Road Tests

Pure Sport: 2018 Porsche 718 Boxster GTS and 718 Cayman GTS

Brand’s latest two-seaters are set loose in Southern Spain

CIRCUITO ASCARI, Spain — As it left the pits, the chalky-gray 2018 Porsche 718 Cayman GTS set its lip like a schoolboy in a fistfight and made a dive for The Screw, a wicked downhill left. From here, Ascari uncoiled itself in all its fascinating glory: banked sweepers, tight esses, and slow, patience-testing hairpins. More than halfway through the 3.3-mile circuit, Bathhurst—a tight left-hander—enjoyed the shade of an oak. We hurtled by without skidding, and under hard acceleration the GTS’s 365-hp, 2.5-liter turbo four barked about the acorns.

Inside the car, the two-way radio crackled. “Do a better job of linking the turns—look at the last cone,” urged driving master Matthias Hoffsümmer, leading the way in a 911. Hoffsümmer had seen our big wiggle in the esses, a moment that first suggested going off the track backwards. Instead, though, without any heroic counter-steering, things sorted themselves right out, just as if this brilliant coupe had already memorized the circuit.

Not that autonomy is a boast of the 718 Cayman GTS—or Boxster GTS. Far from it—driver involvement is everything. Earlier, we had had chosen the latter to come up to Ascari from Estepona, a town on the heavily developed Costa del Sol. We wriggled over the steep Sierra Bermeja in Peñas Blancas pass, the engine’s gruff Joe Cocker croon echoing against the eponymous white cliffs. The choice to keep the roadster’s top up was not because of the autumn morning’s crispness but to protect—wink, wink—against rockslides. The canopy no doubt prevented our seeing any examples of Abies pinsapo, the endangered pine of this part of Spain, the tree that had inspired Federico García Lorca to ask if they were “arrows fallen from the blue.”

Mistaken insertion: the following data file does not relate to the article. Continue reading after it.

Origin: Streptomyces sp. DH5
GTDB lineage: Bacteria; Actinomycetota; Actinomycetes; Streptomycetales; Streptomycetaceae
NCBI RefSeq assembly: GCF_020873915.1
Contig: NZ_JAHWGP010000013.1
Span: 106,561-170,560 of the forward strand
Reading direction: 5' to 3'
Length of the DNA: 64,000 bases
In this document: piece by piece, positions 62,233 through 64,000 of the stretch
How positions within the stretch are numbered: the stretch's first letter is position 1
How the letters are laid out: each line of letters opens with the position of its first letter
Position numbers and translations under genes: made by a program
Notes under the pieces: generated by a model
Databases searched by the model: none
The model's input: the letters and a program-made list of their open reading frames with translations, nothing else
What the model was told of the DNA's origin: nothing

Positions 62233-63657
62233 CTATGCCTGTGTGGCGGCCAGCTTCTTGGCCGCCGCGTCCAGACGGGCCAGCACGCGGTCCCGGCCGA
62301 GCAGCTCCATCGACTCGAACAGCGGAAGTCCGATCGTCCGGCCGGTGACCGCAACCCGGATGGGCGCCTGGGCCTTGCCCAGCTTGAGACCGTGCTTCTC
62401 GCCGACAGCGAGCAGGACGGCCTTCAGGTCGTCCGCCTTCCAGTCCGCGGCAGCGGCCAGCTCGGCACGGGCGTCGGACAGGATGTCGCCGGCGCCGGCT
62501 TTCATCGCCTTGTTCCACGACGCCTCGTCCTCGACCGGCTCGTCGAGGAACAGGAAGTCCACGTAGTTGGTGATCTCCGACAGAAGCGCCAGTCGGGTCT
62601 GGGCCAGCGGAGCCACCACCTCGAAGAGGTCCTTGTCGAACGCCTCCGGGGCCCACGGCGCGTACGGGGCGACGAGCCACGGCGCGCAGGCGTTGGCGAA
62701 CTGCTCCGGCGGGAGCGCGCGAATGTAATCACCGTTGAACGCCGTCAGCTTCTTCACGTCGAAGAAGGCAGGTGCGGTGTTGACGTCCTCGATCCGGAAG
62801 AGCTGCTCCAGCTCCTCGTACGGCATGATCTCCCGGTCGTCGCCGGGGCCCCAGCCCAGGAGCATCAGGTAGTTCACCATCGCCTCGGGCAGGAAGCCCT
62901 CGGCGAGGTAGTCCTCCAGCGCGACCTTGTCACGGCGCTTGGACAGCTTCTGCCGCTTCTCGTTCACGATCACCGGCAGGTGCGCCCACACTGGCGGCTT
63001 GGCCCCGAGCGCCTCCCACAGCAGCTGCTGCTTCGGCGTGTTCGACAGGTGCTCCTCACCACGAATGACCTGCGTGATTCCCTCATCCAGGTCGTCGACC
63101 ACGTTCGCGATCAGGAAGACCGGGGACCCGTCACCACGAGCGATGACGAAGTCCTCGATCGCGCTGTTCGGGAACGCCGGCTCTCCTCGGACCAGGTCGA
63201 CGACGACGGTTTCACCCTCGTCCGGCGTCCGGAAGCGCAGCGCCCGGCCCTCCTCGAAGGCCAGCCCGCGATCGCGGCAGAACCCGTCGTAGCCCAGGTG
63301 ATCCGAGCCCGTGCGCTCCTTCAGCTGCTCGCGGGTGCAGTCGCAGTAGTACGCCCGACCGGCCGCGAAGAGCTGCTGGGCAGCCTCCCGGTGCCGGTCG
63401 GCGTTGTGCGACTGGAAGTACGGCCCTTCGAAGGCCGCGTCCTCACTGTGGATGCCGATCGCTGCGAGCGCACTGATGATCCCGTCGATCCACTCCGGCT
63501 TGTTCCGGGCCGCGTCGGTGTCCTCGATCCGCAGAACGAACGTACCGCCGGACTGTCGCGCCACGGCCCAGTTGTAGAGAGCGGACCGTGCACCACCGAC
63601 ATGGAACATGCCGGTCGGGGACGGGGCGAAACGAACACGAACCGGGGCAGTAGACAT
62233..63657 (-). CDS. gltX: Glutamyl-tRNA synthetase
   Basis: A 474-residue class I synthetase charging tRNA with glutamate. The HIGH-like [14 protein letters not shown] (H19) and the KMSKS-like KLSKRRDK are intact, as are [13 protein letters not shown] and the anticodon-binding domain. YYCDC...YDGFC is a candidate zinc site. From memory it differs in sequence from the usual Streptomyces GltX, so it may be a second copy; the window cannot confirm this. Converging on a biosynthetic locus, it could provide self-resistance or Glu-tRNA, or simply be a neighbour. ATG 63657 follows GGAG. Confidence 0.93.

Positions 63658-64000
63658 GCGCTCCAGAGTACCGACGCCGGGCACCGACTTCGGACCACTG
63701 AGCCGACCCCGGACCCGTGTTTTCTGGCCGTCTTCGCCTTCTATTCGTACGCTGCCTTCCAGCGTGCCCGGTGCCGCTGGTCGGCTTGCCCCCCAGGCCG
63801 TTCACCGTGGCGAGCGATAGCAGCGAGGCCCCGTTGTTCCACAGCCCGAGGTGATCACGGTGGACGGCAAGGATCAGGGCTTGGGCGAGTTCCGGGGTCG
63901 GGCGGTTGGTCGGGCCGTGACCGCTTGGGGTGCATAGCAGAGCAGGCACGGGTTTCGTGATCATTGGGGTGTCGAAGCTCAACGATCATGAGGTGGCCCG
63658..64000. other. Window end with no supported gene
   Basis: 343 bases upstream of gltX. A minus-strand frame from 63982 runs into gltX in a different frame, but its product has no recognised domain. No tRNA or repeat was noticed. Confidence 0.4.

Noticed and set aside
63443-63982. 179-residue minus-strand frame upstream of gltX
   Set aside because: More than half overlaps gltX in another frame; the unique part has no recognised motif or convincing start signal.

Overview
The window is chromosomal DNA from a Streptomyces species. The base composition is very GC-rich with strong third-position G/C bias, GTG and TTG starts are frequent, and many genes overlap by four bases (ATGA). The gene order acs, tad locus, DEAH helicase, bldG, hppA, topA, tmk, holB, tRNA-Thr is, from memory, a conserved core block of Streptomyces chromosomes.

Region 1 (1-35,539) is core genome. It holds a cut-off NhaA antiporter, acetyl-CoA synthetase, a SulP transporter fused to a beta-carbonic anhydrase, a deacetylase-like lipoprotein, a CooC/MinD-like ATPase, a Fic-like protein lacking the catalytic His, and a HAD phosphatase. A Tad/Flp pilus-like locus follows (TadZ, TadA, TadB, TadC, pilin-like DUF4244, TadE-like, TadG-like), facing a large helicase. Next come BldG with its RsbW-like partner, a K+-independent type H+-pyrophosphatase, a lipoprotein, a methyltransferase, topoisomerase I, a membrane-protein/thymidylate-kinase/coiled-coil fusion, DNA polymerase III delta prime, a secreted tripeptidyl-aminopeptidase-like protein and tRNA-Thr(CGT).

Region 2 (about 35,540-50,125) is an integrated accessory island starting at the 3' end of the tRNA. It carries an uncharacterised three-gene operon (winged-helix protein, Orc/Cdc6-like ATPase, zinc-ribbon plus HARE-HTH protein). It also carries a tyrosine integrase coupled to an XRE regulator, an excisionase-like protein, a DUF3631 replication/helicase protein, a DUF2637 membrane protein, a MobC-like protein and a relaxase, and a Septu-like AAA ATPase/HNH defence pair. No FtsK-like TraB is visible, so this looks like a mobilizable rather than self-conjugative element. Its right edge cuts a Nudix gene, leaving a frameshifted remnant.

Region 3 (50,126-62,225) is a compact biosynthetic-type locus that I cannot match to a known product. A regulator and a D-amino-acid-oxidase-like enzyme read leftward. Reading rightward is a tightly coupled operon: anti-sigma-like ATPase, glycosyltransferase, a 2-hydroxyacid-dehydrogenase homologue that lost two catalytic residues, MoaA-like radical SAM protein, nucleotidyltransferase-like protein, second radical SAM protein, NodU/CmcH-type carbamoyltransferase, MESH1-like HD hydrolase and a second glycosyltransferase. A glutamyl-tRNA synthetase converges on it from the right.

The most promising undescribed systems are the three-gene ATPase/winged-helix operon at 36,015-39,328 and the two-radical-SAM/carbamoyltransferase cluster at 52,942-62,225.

The carmine paint of our Boxster GTS stood out in Ronda, the market town on the Guadalevín River. The Boxster GTS looks a bit different from the Boxster S, having blackened headlight modules, black wheels, and black tailpipes. It also sits 10 millimeters lower. (The 718 Cayman GTS adopts a similar scheme.) In case one misses these cues, a bold script spells out the name over the tail. A six-speed manual is standard, but we had the optional PDK dual-clutch automatic, which is wondrously smooth and efficient. In fact, the GTS with the Porsche Doppelkupplung transmission happens to be quicker from 0 to 60 mph (3.9 seconds versus 4.4 seconds) and gets 1 mpg better (20 city/26 highway versus 19 city/25 highway) than with the manual. So much for the claims of local ace Bobby Elbowspeed.

Compared to the 718 Cayman S and Boxster S, the 718 GTS cars come with a bit of extra boost (1.3 bar compared to 1.1 bar) and make 365 hp, an increase of 15 hp. The extra urge helps the GTS to scoot .5 second faster to 60 mph, and the Cayman GTS lapped the Nürburgring Nordschleife 2.0 seconds faster than the S. Not very much, is it, especially considering that the Cayman GTS costs $80,850 including shipping charges—some $12,100 more than the Cayman S.